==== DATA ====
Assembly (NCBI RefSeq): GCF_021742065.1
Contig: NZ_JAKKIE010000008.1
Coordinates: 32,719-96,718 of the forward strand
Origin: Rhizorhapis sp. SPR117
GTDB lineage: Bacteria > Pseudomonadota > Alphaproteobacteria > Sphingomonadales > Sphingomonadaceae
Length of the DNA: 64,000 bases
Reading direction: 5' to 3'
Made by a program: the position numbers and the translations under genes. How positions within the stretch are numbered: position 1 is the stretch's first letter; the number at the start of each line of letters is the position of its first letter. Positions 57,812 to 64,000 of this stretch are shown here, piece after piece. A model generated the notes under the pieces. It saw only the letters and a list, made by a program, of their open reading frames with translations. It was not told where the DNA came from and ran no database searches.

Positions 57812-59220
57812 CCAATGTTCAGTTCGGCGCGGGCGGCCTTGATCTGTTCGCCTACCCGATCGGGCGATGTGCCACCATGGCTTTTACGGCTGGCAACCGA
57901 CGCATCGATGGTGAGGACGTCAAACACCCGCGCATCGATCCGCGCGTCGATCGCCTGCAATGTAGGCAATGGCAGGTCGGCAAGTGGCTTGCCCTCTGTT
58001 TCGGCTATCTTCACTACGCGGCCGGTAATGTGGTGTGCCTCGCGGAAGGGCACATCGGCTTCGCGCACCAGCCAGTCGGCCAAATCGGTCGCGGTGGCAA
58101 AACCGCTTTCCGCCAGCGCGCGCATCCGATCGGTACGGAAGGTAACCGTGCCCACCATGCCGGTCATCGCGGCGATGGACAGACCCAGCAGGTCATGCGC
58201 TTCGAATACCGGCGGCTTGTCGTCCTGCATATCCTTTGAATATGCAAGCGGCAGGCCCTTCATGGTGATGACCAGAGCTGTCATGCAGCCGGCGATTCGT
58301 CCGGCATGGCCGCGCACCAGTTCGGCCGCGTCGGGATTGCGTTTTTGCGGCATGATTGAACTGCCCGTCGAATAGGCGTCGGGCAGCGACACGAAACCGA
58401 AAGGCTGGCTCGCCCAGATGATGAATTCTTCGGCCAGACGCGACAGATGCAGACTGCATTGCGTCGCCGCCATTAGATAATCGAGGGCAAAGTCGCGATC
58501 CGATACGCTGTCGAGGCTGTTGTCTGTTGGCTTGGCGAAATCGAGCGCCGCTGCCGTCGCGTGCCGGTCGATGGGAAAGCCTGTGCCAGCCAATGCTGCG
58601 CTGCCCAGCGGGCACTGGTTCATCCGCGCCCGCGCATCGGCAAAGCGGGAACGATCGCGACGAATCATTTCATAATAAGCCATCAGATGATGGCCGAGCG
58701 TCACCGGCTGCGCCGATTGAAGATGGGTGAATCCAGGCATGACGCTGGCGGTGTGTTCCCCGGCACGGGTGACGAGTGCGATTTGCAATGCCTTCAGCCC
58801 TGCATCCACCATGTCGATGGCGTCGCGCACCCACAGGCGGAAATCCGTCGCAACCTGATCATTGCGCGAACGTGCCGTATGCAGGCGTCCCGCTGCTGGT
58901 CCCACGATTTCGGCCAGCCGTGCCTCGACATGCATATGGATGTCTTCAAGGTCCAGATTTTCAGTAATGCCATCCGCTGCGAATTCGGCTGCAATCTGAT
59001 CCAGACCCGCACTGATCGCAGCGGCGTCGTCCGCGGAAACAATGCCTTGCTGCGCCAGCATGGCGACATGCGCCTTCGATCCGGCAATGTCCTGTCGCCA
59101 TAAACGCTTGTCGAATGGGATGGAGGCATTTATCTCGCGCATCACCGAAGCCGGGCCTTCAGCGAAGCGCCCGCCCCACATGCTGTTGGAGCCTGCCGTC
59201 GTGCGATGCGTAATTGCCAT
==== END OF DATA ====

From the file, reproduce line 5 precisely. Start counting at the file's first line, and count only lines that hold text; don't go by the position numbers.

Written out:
GTDB lineage: Bacteria > Pseudomonadota > Alphaproteobacteria > Sphingomonadales > Sphingomonadaceae